While writing her latest YA fantasy, Laini Taylor followed her hearts.
At the American Association of School Librarians’ (AASL) 16th National Conference in Hartford, CT, common themes and hot topics of discussion emerged. One popped up numerous times—”genrefication,” the reorganizing of one’s collection away from Dewey Decimal Classification.
Media literacy discussion points covering novel-to-film adaptations, marketing, genre, screen violence, and more.
Superman, with a 75-year canon to draw upon, should be included in any curriculum that covers science fiction.
At ALA Midwinter, one of the people in attendance asked how many librarians in the audience still encounter opposition from parents, teachers, or school administrators in promoting and collecting comics. I was astounded to see the majority of the librarians in the audience raise their hands.
While some readers may view particular story elements as clichés, a fan might see them as enduring archetypes…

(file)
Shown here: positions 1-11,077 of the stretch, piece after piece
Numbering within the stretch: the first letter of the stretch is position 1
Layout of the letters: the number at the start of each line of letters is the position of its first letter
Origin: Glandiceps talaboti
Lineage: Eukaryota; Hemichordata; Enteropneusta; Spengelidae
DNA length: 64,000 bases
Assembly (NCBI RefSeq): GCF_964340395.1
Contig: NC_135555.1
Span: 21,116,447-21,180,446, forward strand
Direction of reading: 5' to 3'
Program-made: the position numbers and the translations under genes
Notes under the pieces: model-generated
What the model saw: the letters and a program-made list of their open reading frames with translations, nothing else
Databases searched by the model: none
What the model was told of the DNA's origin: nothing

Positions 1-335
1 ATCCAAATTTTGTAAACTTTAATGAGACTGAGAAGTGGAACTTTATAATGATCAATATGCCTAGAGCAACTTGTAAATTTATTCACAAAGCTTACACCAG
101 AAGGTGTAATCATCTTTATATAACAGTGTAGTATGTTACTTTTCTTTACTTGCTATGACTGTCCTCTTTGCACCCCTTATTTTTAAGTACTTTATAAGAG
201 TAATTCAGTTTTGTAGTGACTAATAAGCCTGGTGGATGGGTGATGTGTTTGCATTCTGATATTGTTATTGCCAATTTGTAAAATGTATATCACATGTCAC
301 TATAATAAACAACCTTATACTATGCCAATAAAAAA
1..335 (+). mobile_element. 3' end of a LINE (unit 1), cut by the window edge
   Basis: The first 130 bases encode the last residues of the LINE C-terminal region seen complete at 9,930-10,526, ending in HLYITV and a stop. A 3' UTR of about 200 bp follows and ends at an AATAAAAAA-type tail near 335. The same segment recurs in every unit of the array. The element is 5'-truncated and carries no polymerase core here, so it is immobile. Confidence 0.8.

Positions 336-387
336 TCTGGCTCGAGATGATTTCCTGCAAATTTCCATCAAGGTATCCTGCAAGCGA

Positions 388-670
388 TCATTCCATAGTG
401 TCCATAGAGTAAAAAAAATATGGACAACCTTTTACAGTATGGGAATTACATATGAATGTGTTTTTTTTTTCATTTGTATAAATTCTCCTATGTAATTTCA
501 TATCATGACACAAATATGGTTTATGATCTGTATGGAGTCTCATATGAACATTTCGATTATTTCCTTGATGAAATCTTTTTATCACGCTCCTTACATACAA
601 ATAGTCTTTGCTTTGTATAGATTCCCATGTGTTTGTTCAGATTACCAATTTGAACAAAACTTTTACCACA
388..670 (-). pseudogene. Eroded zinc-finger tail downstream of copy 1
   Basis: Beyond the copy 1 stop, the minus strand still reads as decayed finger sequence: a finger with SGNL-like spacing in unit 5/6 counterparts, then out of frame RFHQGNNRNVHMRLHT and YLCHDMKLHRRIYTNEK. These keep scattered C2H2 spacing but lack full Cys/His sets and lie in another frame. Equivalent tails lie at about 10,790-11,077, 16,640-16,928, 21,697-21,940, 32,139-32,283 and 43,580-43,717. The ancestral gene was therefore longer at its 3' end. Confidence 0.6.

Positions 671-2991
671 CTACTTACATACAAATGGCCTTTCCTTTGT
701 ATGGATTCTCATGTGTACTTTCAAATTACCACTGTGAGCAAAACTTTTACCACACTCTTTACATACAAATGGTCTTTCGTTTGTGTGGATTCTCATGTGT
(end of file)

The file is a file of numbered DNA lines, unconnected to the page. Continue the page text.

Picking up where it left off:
Guest Post by Miguel Rodriguez… Opportunities for Rich Discussion and Literary Analysis: Overcoming the Stigma of the Horror Genre Part 2
The most obvious question about the popularity of horror is one in which we question ourselves: why do people gravitate toward dark content?
Guest Post by Miguel Rodriguez… How I Learned to Stop Worrying and Love the Monster: Overcoming the Stigma of the Horror Genre
It is important to remember that the stories I’ve mentioned were never really called “horror stories” because horror as a genre is essentially a ploy to make certain properties more marketable to a segment of the population.
Thursday, October 4, 2012, 3:00 – 4:00 PM ET Ever help a guy find food in the refrigerator? In this fun and informative webinar, you’ll discover how some everyday observations – like that time you maybe helped a guy find the mayo that was right in the front of the fridge – are really vital clues for thinking about getting boys to read in your library. In addition to the fun, the serious side of the topic will be addressed, including why the gap between boys’ and girls’ reading levels is a major concern among health experts and educators, and why the vast majority of reluctant readers are boys. Attendees will learn some tips to promote and support genres that boys like, including comic books, graphic novels, sports, and nonfiction, as well as some ideas for creating reading role models and communities for boys grades K-12. If you want ways to get books in the hands of your guys – and take a different look at how we think about getting boys to read – this session will inspire you. This archive is no longer available.